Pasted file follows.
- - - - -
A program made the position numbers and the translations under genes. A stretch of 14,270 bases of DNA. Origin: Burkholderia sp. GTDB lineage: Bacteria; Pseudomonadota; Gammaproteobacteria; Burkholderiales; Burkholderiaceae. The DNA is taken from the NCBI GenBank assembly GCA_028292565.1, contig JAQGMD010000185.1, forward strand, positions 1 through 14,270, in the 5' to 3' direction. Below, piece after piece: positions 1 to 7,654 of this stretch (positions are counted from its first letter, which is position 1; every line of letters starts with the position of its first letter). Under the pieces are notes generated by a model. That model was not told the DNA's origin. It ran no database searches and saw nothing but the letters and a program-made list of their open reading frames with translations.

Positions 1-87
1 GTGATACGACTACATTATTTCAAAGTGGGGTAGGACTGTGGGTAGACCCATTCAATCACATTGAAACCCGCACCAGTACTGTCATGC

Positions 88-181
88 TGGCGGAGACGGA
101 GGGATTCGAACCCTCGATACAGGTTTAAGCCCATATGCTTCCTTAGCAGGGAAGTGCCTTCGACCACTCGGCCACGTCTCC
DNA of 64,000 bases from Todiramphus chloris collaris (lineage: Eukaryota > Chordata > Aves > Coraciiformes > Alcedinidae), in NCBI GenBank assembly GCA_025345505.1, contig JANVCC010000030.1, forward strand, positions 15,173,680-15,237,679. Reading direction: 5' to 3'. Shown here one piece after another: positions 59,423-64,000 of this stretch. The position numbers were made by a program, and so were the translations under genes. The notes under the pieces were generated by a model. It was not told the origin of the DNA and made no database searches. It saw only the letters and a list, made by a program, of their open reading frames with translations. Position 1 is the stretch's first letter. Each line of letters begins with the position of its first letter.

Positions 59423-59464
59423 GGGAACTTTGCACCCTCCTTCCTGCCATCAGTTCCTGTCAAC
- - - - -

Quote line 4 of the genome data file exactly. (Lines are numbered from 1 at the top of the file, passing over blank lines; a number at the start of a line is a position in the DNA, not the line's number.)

Positions 88-181